Now add enough well-draining potting soil to cover the base of the pot and more to place the root ball in. You want to fill the new pot about ½ to ¾ of the way with the potting mix.
Repotting Step 4: Remove the Philodendron birkin From Its Pot
Now it’s time to remove the Philodendron birkin from its pot. You want to minimize the time your plant is out of its pot, so work as fast as you can but carefully and gently at the same time.
To remove the Philodendron birkin from its pot or container, turn the pot upside down. Then gently wriggle the plant loose from the soil by holding its base.
You may need a trowel to help you slide the Philodendron birkin out of its old pot.
Repotting Step 5: Check the Roots of the Philodendron birkin
While you have the Philodendron birkin out of its pot, inspect the roots.
Gently shake some soil from the root system. You want to ensure the root ball is healthy, so the roots should be a light tan or white and bendable.
Dealing With Root Rot
If you see roots that are mushy and soggy, as well as a dark brown, then root rot has set in.
Before you repot the Philodendron birkin, cut away the root rot with pruning shears or scissors that have been cleaned with rubbing alcohol.
You can also read more about how to save your plant from root rot for additional tips in addressing the problem.
Dealing With Rootbound Roots
If the roots have become rootbound, get your sanitized scissors or pruning shears ready.
Vertically cut the rootbound roots from the top to the bottom; you only need to make a few cuts to open the rootball. This will help encourage new growth.
Repotting Step 6: Repot the Philodendron birkin
Finally, it’s time to repot the Philodendron birkin. Gently put the tropical plant in the new pot.
Hold the plant and fill the rest of the pot with soil so the plant can stand on its own and until the soil is at the level it should be — covering the whole of the root system.
Pat the soil to make it look neat, but don’t press down a lot because the Philodendron birkin needs loose soil. If you compact the potting soil, it can suffocate the plant.
Water the Philodendron birkin the next and make sure it does not show any signs of transplant shock.
Watering the next day will prevent damaged roots from rotting.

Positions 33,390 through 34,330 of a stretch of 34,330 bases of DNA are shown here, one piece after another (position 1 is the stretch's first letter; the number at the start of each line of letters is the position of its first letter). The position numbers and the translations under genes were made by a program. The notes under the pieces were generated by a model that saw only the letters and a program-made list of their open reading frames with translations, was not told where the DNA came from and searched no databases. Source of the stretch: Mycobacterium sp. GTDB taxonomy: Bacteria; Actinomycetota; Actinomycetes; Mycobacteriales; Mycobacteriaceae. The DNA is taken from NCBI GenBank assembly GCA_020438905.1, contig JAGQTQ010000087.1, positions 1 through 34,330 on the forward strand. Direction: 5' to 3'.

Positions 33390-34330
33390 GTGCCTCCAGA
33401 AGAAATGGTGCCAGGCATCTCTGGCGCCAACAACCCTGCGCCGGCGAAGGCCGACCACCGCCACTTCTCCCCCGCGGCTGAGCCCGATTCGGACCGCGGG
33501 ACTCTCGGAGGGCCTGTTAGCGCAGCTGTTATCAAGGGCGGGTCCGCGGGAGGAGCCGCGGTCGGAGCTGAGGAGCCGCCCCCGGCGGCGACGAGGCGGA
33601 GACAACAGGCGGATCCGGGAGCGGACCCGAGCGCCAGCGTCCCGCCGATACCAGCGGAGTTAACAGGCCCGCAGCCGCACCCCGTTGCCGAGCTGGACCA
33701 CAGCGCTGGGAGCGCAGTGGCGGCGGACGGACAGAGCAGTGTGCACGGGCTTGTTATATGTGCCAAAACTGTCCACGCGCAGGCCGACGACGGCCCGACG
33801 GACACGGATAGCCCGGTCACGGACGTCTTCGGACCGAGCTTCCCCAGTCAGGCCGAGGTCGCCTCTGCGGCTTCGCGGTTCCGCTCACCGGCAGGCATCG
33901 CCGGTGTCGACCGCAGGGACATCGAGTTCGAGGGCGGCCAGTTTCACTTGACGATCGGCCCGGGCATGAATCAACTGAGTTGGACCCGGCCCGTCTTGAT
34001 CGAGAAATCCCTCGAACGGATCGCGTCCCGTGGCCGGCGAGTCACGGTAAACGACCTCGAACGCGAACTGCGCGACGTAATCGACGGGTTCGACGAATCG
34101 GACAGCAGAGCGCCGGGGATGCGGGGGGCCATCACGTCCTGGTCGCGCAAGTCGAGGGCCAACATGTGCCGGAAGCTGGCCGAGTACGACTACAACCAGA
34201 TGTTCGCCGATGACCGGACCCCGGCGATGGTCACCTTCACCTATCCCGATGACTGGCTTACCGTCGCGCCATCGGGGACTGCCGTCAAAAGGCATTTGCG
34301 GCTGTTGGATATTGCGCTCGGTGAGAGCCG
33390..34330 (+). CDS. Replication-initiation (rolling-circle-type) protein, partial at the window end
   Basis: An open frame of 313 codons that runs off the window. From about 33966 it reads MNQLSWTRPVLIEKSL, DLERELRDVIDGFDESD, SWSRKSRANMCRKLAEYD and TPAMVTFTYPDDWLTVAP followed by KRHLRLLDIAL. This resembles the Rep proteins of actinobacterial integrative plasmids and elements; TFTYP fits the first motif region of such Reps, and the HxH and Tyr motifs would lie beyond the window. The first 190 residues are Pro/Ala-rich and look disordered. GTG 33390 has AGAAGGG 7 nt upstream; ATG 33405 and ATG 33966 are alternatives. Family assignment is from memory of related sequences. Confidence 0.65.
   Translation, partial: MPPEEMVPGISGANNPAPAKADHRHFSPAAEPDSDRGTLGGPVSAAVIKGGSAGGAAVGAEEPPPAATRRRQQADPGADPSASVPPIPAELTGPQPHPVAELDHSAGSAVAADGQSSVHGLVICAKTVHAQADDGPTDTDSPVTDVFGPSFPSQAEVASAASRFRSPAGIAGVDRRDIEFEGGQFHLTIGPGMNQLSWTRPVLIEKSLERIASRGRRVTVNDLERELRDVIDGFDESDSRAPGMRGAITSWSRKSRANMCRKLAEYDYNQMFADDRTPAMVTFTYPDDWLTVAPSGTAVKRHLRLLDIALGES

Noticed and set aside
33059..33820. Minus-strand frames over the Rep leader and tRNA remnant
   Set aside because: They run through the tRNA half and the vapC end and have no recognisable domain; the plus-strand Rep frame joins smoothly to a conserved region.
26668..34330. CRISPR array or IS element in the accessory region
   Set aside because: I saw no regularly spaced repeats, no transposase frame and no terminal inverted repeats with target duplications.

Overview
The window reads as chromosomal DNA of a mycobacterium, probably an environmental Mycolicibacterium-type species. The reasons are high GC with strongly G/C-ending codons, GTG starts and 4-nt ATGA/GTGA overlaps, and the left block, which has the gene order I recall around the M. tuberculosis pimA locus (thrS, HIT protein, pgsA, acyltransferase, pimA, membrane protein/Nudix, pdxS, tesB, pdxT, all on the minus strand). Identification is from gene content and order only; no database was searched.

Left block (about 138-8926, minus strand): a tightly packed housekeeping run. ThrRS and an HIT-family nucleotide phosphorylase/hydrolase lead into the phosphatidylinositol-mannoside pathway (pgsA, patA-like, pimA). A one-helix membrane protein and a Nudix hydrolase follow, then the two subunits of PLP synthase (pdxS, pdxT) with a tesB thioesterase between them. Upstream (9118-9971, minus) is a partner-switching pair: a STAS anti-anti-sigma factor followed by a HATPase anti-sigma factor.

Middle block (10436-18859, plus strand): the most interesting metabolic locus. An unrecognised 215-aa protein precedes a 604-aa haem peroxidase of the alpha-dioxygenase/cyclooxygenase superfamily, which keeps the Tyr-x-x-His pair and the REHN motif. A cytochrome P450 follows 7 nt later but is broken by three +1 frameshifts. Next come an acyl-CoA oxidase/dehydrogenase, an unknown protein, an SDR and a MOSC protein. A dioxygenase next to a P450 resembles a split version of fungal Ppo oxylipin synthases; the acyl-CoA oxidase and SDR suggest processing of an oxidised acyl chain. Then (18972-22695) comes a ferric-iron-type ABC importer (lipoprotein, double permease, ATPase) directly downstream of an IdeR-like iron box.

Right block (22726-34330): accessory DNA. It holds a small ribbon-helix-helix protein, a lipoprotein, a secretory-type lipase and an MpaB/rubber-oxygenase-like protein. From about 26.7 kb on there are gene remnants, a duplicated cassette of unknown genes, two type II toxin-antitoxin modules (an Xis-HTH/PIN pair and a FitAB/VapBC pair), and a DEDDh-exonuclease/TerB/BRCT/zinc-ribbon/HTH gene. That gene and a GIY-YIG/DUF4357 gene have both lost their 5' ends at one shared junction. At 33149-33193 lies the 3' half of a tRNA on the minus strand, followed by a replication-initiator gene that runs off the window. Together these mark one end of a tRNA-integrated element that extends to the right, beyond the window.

It allows sufficient time for callous to build where the roots could have been damaged during the process.
A Few Philodendron birkin Repotting Tips
Once you’ve repotted the Philodendron birkin:
- Fertilize the plant in its new pot after a month to ensure the roots don’t burn.
- Make sure the environment you place your Philodendron birkin in is warm and adequately humid. Keep other plants nearby to increase the humidity level, or mist the leaves every so often.
- Place the Philodendron birkin in a room where the plant gets plenty of bright and indirect sunlight.
Frequently Asked Questions about How to Repot Philodendron birkin
When should I repot my Philodendron birkin?
Your Philodendron birkin grows relatively fast, so check it yearly for signs of becoming rootbound. If the roots start growing out the bottom of the container or pot, then transplant or repot your Philodendron birkin in a bigger pot to maximize growth late in spring or early in summer.
Is perlite or pumice good for Philodendron birkin?
A Philodendron birkin needs loose soil that is well-draining, so perlite or pumice are good choices. A potting mix of perlite, pumice, potting soil, and orchid bark or peat moss is ideal for your Philodendron birkin.
Conclusion About How to Repot a Philodendron birkin
When I repotted my Philodendron birkin the first time, I was a bit nervous too.
But I carefully followed the instructions I shared with you today, and I haven’t had any issues with any of the other transplants.
Ready to repot your Philodendron birkin now?
Taking care of houseplants and gardening are my greatest passions. I am transforming my apartment into an urban jungle and am growing veggies in my indoor and outdoor garden year-round.